Susan Anderson

Susan Anderson

Guest Teacher

Susan Anderson is the owner and operator of Native Naturals Farm. Her family has lived on and worked the same land since 1826. The farm produces organically grown herbs, nuts and fruits, as well as grass fed beef. Susan comes from a long line of herbalists and healers. She began the study native plant medicine, collecting, growing and preparing, with her grandmother who was a well respected midwife and nurse. She is of both Creek and Cherokee descent, and has learned from traditional healers throughout the southeast. She is a traditional ceremonial person and draws heavily on her cultural roots in her relationship with the growing world. She has worked as a resource planner, journalist, educator and as a natural resource interpretive writer. She has served as executive director for two nonprofits, and consultant on numerous environmental and cultural projects. Her love of the land and respect for the food, fiber and medicinal value of native plants has been a guiding force in her life. She is a traditional fiber artist working primarily with native plant fibers and dyes. She has developed an intimate and comprehensive understanding of her land, its ecosystems and cycles, and how these things relate to the unique “medicine of place”. Her non traditional academic education includes degrees in sociology and religion from Florida State University. Graduate studies in urban and regional planning at FSU, and cultural sustainability at Goucher College in Baltimore MD.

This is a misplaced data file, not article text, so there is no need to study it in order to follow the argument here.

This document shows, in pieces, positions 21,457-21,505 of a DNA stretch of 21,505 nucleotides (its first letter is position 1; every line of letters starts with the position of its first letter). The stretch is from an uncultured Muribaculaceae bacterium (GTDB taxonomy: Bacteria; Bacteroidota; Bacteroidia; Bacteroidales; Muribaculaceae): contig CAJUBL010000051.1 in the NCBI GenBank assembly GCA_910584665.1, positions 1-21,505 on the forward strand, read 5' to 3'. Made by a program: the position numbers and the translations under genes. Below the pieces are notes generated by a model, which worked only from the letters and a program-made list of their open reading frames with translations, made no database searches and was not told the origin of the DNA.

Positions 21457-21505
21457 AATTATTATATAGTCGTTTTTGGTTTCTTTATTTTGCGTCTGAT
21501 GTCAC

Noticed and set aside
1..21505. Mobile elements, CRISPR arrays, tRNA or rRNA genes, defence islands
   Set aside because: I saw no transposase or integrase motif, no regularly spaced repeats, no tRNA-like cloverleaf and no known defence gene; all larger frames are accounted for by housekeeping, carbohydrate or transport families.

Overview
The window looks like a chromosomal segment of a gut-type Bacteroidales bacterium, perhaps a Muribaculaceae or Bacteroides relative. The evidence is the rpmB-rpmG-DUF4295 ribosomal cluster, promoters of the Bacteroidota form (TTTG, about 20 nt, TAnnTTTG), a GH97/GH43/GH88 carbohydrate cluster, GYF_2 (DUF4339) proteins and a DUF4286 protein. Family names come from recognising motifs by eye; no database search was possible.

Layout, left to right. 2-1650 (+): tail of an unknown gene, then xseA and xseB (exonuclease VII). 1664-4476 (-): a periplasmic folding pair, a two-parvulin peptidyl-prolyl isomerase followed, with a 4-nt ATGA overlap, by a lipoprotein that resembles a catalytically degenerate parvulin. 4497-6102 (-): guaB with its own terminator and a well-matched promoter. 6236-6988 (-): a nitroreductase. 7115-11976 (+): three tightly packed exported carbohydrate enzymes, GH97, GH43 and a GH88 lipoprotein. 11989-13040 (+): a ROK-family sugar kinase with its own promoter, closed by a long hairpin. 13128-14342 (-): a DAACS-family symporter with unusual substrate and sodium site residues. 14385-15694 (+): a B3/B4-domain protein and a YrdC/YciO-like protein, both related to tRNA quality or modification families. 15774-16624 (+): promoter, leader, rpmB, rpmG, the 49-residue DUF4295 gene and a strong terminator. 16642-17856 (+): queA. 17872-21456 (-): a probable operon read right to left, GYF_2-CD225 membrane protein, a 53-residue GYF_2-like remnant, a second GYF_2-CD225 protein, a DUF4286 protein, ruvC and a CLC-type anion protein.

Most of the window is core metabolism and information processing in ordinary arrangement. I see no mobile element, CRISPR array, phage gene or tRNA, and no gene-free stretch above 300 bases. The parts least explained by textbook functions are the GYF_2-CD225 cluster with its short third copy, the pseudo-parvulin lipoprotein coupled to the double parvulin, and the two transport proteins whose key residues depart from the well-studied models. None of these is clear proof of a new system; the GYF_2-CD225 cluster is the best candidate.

Learn from Susan:

  • Cultivating Resilience - This workshop will take a look at what it takes to develop and maintain physical, mental, spiritual and social wellness through adverse experiences and times of extreme stress. It will be part presentation and part open forum to discuss the challenges and opportunities we are currently facing as individuals, families and as communities. We will look at the roles of plant alliances, the natural world and the social constructs we maintain that either build resilience or inhibit successful high functioning individuals and societies. We will look at what an essential resilience garden looks like, what essential skills and values may be and how we might implement the ideals of those shared values and principles. We will also look at what practices may be needed to facilitate resiliency in our natural world. Come take the journey with me into the realm of infinite possibilities while we revisit the benefits and beauty of ancient wisdom.
  • Bioregional Plants Important in Traditional Medicine - This presentation will open up areas of consideration beyond the pharmacological properties of native plants. We will examine how the spiritual and cultural relationships over many generations play important roles in plant medicine of traditional people of this region. It will allow a glimpse of what kinship with the animals and the growing world can mean to humans and for their place in, as well as their responsibilities to, the rest of the natural world.

Follow Susan at:

  • Native Naturals